Resolving issues of child custody can be one of the most vexing issues in a divorce. The Tennessee legislature has attempted to alleviate parents' concerns in this area by requiring either the divorcing couple or the court to devise temporary and permanent parenting plans. Both kinds of plans are intended to eliminate or sharply reduce battles over child custody.
The first concern of most parents in Tennessee when they and their spouse have decided to end their marriage is custody of the children. As we noted in a prior post, Tennessee courts want the parents to reach an agreement about child custody and child support -- as well as all other issues in the divorce. If couples cannot reach an agreement about child custody, or if such an agreement is deemed unreasonable or unenforceable for any reason, the courts will intervene.
Child custody issues can become a huge problem during a divorce proceeding, largely because of the emotional ties that every parent has toward the children. Most parents feel that they would go to any length to be with their children.
Tennessee parents often prefer to go for a settlement out of court or alternative dispute resolution approach like arbitration, mediation or even collaborative law in order to determine child custody instead of going through a long, drawn-out, bitter court hearing. All of the conditions and agreements that are reached between the parties involved and their attorneys are then enumerated in a child custody agreement, which is often referred to as a parenting agreement.
Gaining child custody over one's minor children can be an emotionally grueling task. In many cases, the non-custodial parent is often resentful of the custodial parent. Non-custodial parents who violate a child custody order can be liable for not only civil lawsuits but also for criminal charges under Tennessee law.
Child custody can often be a controversial issue in a divorce or separation legal proceeding between Tennessee parents. The courts usually award child custody to one parent on the basis of the best interests of the child. Thus, violating such child custody orders can attract several serious penalties under the law.
In Tennessee, family courts have temporary emergency jurisdiction in child custody cases when a child has been abandoned or a parent or a sibling of the child has been threatened or abused. If the court doesn't issue a temporary emergency order, it may try to ease the situation by finding a petitioner who can take immediate physical custody of a child to remove the child from the harmful situation.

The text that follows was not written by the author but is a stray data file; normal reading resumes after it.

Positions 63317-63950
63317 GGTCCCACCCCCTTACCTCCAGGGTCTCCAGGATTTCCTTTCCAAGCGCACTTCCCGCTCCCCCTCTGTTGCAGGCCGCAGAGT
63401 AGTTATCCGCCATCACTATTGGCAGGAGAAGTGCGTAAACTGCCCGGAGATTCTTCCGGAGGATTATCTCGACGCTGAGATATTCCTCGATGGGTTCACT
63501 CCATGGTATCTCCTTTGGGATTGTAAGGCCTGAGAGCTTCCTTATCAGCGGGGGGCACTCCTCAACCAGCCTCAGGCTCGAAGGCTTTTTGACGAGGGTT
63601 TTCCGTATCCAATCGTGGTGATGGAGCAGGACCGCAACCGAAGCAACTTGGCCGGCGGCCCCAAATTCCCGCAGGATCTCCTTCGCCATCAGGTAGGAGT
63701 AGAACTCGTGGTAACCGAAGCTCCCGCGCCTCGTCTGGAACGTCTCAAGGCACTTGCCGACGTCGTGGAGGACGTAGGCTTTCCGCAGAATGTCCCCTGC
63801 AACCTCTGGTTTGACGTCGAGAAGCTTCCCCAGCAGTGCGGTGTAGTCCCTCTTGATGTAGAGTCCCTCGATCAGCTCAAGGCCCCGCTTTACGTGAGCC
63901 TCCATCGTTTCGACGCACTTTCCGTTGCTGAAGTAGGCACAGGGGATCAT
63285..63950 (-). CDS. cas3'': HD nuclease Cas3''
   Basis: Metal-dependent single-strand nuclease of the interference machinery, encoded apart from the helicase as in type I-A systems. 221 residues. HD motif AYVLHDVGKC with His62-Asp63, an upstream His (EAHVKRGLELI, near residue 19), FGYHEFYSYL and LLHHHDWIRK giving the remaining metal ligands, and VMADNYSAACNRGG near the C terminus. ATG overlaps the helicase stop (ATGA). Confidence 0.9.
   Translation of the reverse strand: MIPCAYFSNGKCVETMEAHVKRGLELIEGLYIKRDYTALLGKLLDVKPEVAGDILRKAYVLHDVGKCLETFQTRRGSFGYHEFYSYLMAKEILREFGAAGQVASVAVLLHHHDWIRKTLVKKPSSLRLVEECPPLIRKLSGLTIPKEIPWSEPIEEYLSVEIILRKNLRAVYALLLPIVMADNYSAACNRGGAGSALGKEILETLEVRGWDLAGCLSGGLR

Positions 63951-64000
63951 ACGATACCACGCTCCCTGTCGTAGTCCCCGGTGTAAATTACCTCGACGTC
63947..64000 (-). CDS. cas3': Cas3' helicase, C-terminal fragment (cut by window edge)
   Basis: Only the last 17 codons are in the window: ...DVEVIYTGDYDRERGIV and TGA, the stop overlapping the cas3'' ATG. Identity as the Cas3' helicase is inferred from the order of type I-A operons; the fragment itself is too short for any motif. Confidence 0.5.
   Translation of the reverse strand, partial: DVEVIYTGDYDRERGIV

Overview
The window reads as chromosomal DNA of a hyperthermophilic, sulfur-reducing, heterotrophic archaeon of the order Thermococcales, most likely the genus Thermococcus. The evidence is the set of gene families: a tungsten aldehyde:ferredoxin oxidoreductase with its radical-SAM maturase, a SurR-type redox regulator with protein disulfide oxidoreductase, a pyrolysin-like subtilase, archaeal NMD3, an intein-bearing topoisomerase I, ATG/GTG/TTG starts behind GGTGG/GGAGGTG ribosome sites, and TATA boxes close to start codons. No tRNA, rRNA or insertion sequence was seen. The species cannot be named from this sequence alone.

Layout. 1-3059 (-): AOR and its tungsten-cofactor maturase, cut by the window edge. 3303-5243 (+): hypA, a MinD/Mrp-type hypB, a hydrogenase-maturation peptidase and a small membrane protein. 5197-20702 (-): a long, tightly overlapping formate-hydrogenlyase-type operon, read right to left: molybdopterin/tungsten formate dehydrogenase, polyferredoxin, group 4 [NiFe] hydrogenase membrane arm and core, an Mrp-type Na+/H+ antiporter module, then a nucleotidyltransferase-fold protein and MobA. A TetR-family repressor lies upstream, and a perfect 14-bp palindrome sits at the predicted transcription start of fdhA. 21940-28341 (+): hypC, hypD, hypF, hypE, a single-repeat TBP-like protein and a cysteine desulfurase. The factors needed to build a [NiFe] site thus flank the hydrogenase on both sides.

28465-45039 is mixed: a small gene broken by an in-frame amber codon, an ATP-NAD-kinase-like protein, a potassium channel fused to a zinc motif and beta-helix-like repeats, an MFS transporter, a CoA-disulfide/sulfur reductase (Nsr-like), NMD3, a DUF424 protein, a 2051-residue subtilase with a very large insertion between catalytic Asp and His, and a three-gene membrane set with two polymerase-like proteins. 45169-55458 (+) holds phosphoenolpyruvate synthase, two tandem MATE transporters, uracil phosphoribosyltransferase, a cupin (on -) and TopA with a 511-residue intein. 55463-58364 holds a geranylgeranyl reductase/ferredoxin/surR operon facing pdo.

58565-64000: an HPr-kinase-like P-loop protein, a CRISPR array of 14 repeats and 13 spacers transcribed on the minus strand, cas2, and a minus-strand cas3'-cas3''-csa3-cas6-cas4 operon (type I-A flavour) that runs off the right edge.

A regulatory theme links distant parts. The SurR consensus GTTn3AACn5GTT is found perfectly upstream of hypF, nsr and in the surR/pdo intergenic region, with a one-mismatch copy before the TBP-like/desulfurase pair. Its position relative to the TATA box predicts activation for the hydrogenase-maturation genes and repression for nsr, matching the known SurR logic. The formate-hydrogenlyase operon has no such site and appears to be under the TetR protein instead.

Divorced spouses in Tennessee may be aware of the Parental Kidnapping Prevention Act, which prohibits abduction or forced custody of a child by the non-custodial parent. Parental kidnapping generally refers to the non-custodial parent detaining a child within a state or removing the child from the resident state, after visitation rights have ended or have been cancelled by the court.
A common point of discussion and debate is the rights of unmarried fathers to obtain child custody and visitation. Every state, including Tennessee, has its own definition of "father" and "parent" and these definitions play a significant role in the court's decision regarding child custody and visitation. Thankfully, fathers' rights have evolved and current Tennessee law allows an unmarried father to claim custody of his child.
In divorces involving minor children, it is the children who are often the most affected. Many become worried about the future and which parent they will live with. They may feel torn between both parents, especially if they are being asked to choose sides. This is when a neutral third party is most needed. For this reason, courts will act in the best interests of children and award child custody to one parent and require the other to pay regular child support. However, as some Tennessee parents who have been awarded custody know, collection can turn out to be a problem if the other parent takes the children to another state, especially one with different child-custody laws.